In a teaser video for her third album, Radical Optimism, Dua Lipa explained that every track has that “through-the-struggle-you-are-going-to-make-it” optimistic feeling.

She has also said that the album “taps into the pure joy and happiness of having clarity in situations that once seemed impossible to face”. She added: “The hard goodbyes and vulnerable beginnings that previously threatened to crush your soul, become milestones as you choose optimism and start to move with grace through the chaos.”

Dua Lipa’s teaser video for Radical Optimism.

This “chaos” is a feeling all too familiar for many young adults today. The philosophy of radical optimism sounds like an answer to the confusion that often accompanies our 20s and 30s. So, should we all seek to harness “radical optimism” to gain the kind of clarity and fortitude Lipa speaks of in our own lives?

I’m a pragmatist philosopher researching how we can constructively and honestly face personal and collective catastrophe. While I like the idea of fostering a hopeful and empowering outlook when facing life’s many challenges, I worry that radical optimism can have some damaging consequences.

Radical optimism isn’t a singular recognisable philosophical school of thought, so it can be hard to pin down exactly what it means.

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If pessimism is the expectation that mostly bad things will happen, then optimism is the expectation that mostly good things will happen. Radical optimism stresses the importance of agency and responsibility in understanding our negative experiences, prescribing a mindset that things will ultimately work out for the better.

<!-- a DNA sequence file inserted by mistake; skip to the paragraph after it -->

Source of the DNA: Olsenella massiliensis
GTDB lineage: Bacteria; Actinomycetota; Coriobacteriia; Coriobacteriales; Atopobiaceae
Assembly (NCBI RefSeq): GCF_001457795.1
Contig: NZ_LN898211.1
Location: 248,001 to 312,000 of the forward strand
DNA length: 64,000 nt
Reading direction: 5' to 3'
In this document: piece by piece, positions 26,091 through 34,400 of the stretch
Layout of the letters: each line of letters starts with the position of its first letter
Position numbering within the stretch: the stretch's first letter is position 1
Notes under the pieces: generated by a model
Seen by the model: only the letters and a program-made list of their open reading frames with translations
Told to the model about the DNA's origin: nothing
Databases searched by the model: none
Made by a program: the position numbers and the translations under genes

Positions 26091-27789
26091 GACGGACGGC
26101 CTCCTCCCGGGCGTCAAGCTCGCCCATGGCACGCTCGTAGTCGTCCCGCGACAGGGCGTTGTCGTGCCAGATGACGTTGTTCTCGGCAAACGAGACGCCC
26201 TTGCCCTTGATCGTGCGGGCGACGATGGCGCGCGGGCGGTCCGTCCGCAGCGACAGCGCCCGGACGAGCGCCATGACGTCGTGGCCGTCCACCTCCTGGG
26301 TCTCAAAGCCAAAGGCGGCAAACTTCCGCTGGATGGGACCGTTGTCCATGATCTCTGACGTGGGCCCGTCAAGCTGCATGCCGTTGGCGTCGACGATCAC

This might sound a lot like the deeply unscientific “law of attraction”, which suggests that positive thoughts can somehow cosmically “attract” positive outcomes, such as wealth and success. But radical optimists, much like people who follow stoicism, generally place a greater emphasis on equanimity (calmness and composure in difficult situations) than fans of the “law of attraction”. They believe that confidence and trust are better ways of dealing with problems than fear and worry.

The perceived importance of happiness and positivity is so embedded in our culture that phrases like “stay positive” or “be kind to yourself” seem to have become the common sense adages of our age.

In most cases, they serve as simple reminders not to be too hard on ourselves. This is appropriate because humans tend to suffer from a negativity bias – we notice and dwell more readily on negative experiences than positive ones. Taken too literally, however, these adages can result in “toxic positivity” – a compulsion to present an upbeat attitude, regardless of how you authentically feel.

This can be damaging as it can lead to desensitisation and even dissociation by hindering your capacity to discern your true feelings and values. It can also disconnect you from valuable experiences of sadness, frustration, anger and grief.

Radical optimism ultimately aims for a middle way between toxic positivity and fearful pessimism. But when coming from a megastar like Lipa, the message of radical optimism can feel a bit rich.

On the whole, with a positive attitude and appropriate efforts, things probably will work for out for privileged people like her. But is the same thing true for those living within the normal range of talents, gifts and wealth? If not, then embracing radical optimism could actually be a mild self-delusion, heightening expectations that simply can’t be met and so causing greater despair down the line.